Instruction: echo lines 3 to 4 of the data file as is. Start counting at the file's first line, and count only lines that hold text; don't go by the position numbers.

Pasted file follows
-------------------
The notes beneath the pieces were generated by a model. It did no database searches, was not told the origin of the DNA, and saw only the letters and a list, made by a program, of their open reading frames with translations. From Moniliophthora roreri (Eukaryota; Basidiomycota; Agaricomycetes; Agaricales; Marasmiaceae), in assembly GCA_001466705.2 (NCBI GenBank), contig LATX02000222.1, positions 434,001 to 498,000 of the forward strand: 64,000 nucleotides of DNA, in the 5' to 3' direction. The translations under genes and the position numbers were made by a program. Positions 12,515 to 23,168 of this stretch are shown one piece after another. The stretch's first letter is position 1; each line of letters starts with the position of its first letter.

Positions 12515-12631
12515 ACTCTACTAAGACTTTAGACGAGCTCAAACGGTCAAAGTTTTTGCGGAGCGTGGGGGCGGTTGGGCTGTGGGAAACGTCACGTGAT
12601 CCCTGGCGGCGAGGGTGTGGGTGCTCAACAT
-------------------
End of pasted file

12515 ACTCTACTAAGACTTTAGACGAGCTCAAACGGTCAAAGTTTTTGCGGAGCGTGGGGGCGGTTGGGCTGTGGGAAACGTCACGTGAT
12601 CCCTGGCGGCGAGGGTGTGGGTGCTCAACAT